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Chamber Report

Olson spreads the Cafe Intermezzo brand

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This month’s spotlight shines on style and charm.

If you’ve ever sat for hours, sipping coffee or wine in a European coffeehouse, you get the concept behind this month’s Member Spotlight – Café Intermezzo. Nominated by Erik Christensen, Chamber Board Treasurer and CEO of Bulldog Movers, Café Intermezzo is a Dunwoody icon of style and sophistication.

Christensen nominated Intermezzo not just because of its charm, but also because of its success in arguably the world’s toughest business. With the three-year failure rate of new independent restaurants at more than 90 percent Café Intermezzo is celebrating its 35th anniversary.

As the Southeast’s first (and only) authentic European coffeehouse, Café Intermezzo was also one of the original tenants of Park Place, for many the essence of local chic. If you’ve ever enjoyed a cappuccino and a scrumptious pastry at Intermezzo at midnight, you know it’s all about the experience.

Disclosure: I’m a devotee of Café Intermezzo. I’ve done business there, nurtured friendships there, met dates there and have taken my daughter there annually for 20 years to indulge in the elaborate “pastry tour” after a performance of “The Nutcracker.”

I’m not alone.

Founder and CEO Brian Olson based Café Intermezzo on a sociological concept called “the Third Place,” a place that offers a personal experience outside of home and work, a place of personal fulfillment that helps define who one is.

“Over the years, hundreds, perhaps thousands, of people have become engaged at Café Intermezzo,” said Olson. “We’re much more than the beverages and pastries. We’re a place of being.”

Olson modeled Intermezzo after the Konditorei he first encountered on a trip to Germany during his youth. A tradition in Europe since the first known coffeehouse opened in 1597 in Vienna, a Konditorei traditionally offers coffee, tea and a display of pastries in a casually elegant environment offering a refuge from life’s responsibilities.

Olson was so taken with the idea of someday opening his own European coffeehouse that he began keeping a journal of plans. Within four years, he had come up with the name Café Intermezzo and designed the logo. Within four more years, he had opened his first Konditorei, his Café Intermezzo at Park Place.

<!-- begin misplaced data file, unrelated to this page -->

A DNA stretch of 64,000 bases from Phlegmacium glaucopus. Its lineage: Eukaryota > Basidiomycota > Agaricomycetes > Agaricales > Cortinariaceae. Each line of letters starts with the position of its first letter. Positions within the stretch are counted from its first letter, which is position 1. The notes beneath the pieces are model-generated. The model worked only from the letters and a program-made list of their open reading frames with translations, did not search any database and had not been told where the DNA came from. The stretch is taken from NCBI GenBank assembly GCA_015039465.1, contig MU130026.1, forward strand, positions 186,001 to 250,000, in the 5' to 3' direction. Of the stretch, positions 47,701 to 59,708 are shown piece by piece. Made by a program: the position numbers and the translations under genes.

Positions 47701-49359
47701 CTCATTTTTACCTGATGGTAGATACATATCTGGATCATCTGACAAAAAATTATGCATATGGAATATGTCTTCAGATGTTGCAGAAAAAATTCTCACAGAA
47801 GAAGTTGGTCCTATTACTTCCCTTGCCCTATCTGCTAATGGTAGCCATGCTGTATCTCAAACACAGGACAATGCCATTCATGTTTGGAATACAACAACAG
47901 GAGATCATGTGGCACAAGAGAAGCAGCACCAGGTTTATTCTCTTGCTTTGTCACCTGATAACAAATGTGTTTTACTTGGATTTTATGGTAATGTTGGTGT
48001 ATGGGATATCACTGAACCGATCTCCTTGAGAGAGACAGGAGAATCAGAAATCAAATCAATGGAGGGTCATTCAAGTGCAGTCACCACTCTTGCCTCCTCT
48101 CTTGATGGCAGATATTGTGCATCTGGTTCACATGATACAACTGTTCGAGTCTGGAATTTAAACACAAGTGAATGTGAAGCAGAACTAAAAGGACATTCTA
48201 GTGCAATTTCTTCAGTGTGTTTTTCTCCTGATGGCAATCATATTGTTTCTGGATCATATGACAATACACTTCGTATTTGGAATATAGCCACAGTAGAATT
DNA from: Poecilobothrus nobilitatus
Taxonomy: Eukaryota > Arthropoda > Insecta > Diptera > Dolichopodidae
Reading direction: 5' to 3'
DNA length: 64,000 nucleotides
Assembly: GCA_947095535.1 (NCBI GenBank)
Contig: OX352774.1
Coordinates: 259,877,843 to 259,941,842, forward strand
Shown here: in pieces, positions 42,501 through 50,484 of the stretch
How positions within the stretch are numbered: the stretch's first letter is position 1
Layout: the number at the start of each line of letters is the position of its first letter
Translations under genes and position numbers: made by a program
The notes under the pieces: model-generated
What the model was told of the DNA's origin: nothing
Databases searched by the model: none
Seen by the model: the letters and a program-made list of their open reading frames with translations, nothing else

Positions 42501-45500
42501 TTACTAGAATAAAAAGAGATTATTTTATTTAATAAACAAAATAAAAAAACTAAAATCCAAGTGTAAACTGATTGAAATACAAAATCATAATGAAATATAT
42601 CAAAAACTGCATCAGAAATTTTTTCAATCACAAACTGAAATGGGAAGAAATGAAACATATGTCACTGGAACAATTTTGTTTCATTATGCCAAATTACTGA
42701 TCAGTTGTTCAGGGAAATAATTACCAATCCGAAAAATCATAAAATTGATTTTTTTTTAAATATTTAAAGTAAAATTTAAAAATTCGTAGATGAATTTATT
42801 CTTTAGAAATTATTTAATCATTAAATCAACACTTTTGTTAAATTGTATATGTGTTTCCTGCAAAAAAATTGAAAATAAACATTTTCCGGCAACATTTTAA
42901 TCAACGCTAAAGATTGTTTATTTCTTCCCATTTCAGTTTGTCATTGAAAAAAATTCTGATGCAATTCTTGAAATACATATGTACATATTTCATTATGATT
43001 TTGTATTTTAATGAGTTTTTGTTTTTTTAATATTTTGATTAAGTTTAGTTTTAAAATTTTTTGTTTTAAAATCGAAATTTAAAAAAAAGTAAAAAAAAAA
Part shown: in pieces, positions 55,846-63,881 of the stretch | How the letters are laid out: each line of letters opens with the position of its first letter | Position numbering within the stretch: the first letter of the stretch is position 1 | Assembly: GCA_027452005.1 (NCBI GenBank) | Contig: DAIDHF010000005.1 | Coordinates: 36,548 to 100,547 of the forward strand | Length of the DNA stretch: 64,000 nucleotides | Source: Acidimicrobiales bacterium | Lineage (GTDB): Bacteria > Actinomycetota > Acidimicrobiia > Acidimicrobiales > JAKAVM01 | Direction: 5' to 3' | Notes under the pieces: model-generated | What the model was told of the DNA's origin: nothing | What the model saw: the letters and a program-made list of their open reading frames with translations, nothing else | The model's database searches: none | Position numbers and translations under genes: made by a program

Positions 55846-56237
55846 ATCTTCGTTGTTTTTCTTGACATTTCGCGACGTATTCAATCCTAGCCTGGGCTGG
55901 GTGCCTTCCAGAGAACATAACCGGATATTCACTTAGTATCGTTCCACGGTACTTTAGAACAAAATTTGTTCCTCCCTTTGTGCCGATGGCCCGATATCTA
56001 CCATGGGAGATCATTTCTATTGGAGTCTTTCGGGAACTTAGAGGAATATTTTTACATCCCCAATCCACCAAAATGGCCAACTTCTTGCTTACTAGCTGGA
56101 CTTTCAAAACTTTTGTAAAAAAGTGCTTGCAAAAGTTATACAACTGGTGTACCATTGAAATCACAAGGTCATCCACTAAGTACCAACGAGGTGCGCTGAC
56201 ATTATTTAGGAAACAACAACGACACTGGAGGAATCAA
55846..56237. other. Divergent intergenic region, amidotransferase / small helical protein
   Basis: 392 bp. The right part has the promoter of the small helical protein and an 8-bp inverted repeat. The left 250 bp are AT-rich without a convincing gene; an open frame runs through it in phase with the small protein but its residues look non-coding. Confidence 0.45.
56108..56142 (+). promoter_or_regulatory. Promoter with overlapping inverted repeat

Opened in 1979, Café Intermezzo has the feel of an elaborate 1900-era Viennese coffeehouse – from the small bistro tables and iron chairs, heavy wooden doors, dark shiny wood, brass fixtures, mirrored walls and subdued European lighting to the scores of coffee beverages, 88 brewed teas and over 70 openly displayed pastries from a total list of 125.

If you’ve ever spent hours nursing a cup of coffee or tea at Café Intermezzo, uninterrupted by wait staff, you know that Intermezzo is all about the environment, as opposed to most American coffee shops, which are about production – i.e., making and serving the coffee for takeout.

“In the days before laptops, a Methodist minister used to come in once a week and spend all day writing his sermons,” said Olson. “Now customers come in and work on their laptops for hours.”

Both the environment and the clientele are clearly international, right down to the foreign language tapes playing in the restrooms – a concept that so impressed Arnold Schwarzenegger on a visit that he incorporated the idea into a nightclub that he co-owned.

Proof that Olson had it right all those years ago is that he has expanded his Dunwoody location three times, opened a second location in Brookwood, which he moved last year to Midtown, opened a licensed location at the Atlanta Airport and is getting ready to franchise the concept to other cities.

“Since the Dunwoody Café evolved over time, starting with very little money, I designed the Midtown Café to be the true European coffeehouse I’d long envisioned, complete with European antiques,” said Olson. “It’s the prototype for our franchise model.”

In keeping with its European origins, Café Intermezzo seats guests until 1 a.m. and serves them until they’re finished.

“We teach our staff a balance of service and leaving people alone. If a guest wants to sit for six hours and write a book,” he said, “we’re fine with that.”

Olson is a founding member of the Dunwoody Chamber of Commerce, which he considers one of the best ways he can give back to the community.

If you’d like more information on the Dunwoody Chamber, please visit

Carol Niemi is an award-winning creative director who works with growing companies to define and build their brand. Reach her at